River Statistics

    The Oldman River is about  330 km in length and drains an area (drainage area) of about 17, 700 km2. To fully understand the importance of this river to Southern Alberta, one must note the basic hydrological statistics of this river. The statistics used in this web page are from 1990, and are taken from the Inland Water Directory of Environment Canada. Some river statistics are dependent on time and region, and thus this portion of the website will fully explore the implication of time and space on such statistics.

Mean Monthly Discharge- The volume of flow per unit area of time (seconds) through a given cross section, is the product of average velocity and crossectional area.

Q = discharge
w = width
d = depth
v = velocity

It is usually calculated with  Q = wdv (Easterbrook, 1993)

I have used Environment Canada data from four sources- the Three Rivers Gap (which has limited data), Brocket, Lethbridge, and near the mouth of the South Saskatchewan River.

Area 1: Three Rivers Gap. Mean discharge data computed from 1944-1989 (Some months unavailable)
 
Month Average Discharge (M3)
May 42.1
June 45.1
July 12.5
August 6.89
September 6.10
October 5.89

Area 2: Brocket, Alberta.  Mean discharge data computed from the years 1966-1990
 
 
Month Average Discharge (M3)
January 7.75
February 8.71
March 13.0
April 33.2
May 128
June 136
July 49.3
August 23.4
September 16.1
October 15.2
November 12.7
December 9.31
YEARLY MEAN 37.7

Maximum Daily Discharge for the year 1990:   418m3,    on May 26
Minimum Daily Discharge for the year 19904.08 m3  on December 23
 
 

Area 3: Lethbridge. Mean discharge data computed from the years 1910-1990.
 
Month  Average Discharge (M3)
January 21.6
February 23.5
March 40.9
April 78.8
May 235
June 320
July 117
August 39.1
September 37.4
October 41.6
November 37.3
December 23.7
YEARLY MEAN 83.7

Maximum Daily Discharge for the year 1990:   685m3,    on May 31
Minimum Daily Discharge for the year 1990:   7.23m3,   on December 28
 

Area 4: Near Mouth.  Mean data computed from the years 1964-1990
 
 

Month Average Discharge (M3)
January 18.3
February 24.0
March 38.2
April 58.4
May 156
June 272
July 88.0
August 30.3
September 37.7
October 42.9
November 42.2
December 23.3
YEARLY MEAN 67.7

Maximum Daily Discharge for the year 1990:   690m3,    on May 28
Minimum Daily Discharge for the year 1990:   8.08m3,   on September 28

Conclusions: As the above chart, and information shows, discharge- the amount of water flowing through the Oldman River, seems to have its peak flow in June, and has its ebb flow during December. It should also be noted for this data, that velocities are estimated, not measured (Environment Alberta) because of the the many variables which affect river velocity. These might include: channel depth, cross sectional area, and other factors, such as coefficient of friction and slope which widely influence river velocity over small areas.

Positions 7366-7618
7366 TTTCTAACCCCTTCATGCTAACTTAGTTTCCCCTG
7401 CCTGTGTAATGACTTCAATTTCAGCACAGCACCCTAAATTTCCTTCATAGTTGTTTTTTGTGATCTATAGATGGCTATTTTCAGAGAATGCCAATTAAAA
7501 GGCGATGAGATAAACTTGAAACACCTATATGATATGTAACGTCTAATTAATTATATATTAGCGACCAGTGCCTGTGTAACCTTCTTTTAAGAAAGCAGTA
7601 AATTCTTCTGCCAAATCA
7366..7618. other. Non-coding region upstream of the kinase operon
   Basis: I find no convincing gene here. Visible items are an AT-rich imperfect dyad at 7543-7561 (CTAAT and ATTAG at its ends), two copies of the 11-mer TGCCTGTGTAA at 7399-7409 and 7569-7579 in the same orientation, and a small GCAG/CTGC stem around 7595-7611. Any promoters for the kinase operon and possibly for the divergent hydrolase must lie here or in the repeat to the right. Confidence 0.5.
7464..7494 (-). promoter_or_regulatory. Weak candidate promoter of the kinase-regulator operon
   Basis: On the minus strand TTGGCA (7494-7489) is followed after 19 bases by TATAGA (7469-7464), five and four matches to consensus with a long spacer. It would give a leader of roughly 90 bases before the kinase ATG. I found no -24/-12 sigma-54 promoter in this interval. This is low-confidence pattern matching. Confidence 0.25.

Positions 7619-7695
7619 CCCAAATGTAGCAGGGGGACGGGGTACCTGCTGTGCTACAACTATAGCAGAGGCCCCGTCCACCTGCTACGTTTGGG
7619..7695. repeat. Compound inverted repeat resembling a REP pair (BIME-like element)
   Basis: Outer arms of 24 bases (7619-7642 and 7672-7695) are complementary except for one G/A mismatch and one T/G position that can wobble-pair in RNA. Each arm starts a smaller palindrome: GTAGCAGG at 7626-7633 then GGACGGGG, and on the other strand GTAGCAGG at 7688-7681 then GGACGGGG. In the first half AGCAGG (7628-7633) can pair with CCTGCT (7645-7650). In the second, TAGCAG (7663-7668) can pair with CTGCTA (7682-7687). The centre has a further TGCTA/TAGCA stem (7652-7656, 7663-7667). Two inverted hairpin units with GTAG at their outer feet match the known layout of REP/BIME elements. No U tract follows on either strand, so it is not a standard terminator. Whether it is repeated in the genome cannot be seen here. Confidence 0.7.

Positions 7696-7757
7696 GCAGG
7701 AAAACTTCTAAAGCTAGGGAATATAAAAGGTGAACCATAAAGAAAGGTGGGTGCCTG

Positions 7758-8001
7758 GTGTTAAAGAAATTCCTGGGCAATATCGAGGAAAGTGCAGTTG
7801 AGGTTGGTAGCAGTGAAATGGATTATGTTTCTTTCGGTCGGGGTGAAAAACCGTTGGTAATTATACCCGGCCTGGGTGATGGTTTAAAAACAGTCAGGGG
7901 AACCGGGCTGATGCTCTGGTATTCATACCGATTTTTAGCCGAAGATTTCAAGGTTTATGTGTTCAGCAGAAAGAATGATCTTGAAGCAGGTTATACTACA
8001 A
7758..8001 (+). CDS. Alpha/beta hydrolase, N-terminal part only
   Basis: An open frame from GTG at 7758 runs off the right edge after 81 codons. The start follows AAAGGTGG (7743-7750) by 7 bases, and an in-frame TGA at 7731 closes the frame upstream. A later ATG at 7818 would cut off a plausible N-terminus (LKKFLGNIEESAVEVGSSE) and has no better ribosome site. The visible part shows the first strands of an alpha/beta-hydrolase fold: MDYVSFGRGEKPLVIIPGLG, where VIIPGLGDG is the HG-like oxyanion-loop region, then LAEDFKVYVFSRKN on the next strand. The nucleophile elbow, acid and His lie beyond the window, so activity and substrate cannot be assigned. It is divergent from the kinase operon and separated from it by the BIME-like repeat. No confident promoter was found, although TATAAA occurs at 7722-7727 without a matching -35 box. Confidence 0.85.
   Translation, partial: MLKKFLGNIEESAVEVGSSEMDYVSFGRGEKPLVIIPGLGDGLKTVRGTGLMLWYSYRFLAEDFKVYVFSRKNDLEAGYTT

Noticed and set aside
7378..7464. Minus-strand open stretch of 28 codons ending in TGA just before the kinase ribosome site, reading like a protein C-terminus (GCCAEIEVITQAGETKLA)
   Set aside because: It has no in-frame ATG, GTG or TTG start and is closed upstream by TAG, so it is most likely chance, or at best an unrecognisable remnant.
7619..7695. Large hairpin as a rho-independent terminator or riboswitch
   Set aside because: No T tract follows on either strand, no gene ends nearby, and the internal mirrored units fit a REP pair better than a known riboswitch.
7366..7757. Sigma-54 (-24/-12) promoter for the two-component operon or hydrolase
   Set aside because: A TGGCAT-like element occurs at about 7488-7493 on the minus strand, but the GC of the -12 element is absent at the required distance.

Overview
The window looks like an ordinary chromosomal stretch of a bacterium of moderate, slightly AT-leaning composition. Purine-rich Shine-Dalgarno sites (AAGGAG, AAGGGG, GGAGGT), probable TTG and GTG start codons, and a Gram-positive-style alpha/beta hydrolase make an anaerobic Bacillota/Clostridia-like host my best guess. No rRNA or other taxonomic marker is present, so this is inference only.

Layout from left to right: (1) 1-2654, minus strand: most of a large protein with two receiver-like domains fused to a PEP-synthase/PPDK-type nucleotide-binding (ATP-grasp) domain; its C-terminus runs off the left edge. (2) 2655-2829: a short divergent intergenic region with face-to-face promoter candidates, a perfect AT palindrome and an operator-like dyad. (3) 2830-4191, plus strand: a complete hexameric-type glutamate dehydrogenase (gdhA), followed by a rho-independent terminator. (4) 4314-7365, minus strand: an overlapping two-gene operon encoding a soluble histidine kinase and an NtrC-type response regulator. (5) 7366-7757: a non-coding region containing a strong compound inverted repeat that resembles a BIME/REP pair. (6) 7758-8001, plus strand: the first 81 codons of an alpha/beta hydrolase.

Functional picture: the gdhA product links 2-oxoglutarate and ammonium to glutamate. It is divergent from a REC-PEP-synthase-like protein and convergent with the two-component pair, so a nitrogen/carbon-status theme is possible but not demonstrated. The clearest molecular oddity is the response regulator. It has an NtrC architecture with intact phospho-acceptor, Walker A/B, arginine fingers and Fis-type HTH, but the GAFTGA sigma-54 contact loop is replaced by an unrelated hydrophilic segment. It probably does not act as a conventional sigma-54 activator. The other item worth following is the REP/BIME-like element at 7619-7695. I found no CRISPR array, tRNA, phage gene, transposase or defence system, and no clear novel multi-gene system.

Sediment Load- Streams continually wear down and the land and transport an transport immense amount of rock debris to the oceans annually. Fine graded, small particles, such as clay, silts and sands are constantly in suspension in river water. This measurement is referred to as sediment load and is measured as tonnes per day.  Measurements in winter months are not made by Environment Canada, because ice conditions yield unreliable data, and there is relatively no sediments in suspension.

I have chosen three tests sites to show rate of change (monthly change) of sediment load over the Oldman River. These sites include Brocket, Lethbridge, and near the mouth of the South Saskatchewan River.

Area 2: Brocket, Alberta:
Month Sediment Load (Tonnes/day)
March 55
April 228
May 1329
June 298
July 141
August 45
September 102
October 318
Maximum Daily Sediment Load for the year 1990:   on May 26

Area 2: Lethbridge, Alberta:
Month Sediment Load (Tonnes Day)
March 198
April 447
May 4928
June 2812
July 162
August 48
September 251
October 131
Maximum Daily Sediment Load for the year 1990:   on May 28

Area 3: Near Mouth of Oldman River
Month Sediment Load (Tonnes Day)
March  2
April 14
May 511
June 85
July 7
August 3
September 3
October 1
Maximum Daily Sediment Load for the year 1990:   on May 28
 

Conclusion:

Have a close look at peak discharge and peak sediment load. For this region, the peak sediment load occurs a whole month before before peak discharge. Does this perplex you? It shouldn't. Peak sediment load will occur before peak discharge- why? Well, as the early melt waters come into the Oldman River, in the early spring, around May, all the sediments deposited in the summer and fall of the previous year are easily picked up and put into suspension, well before peak discharge happens in June.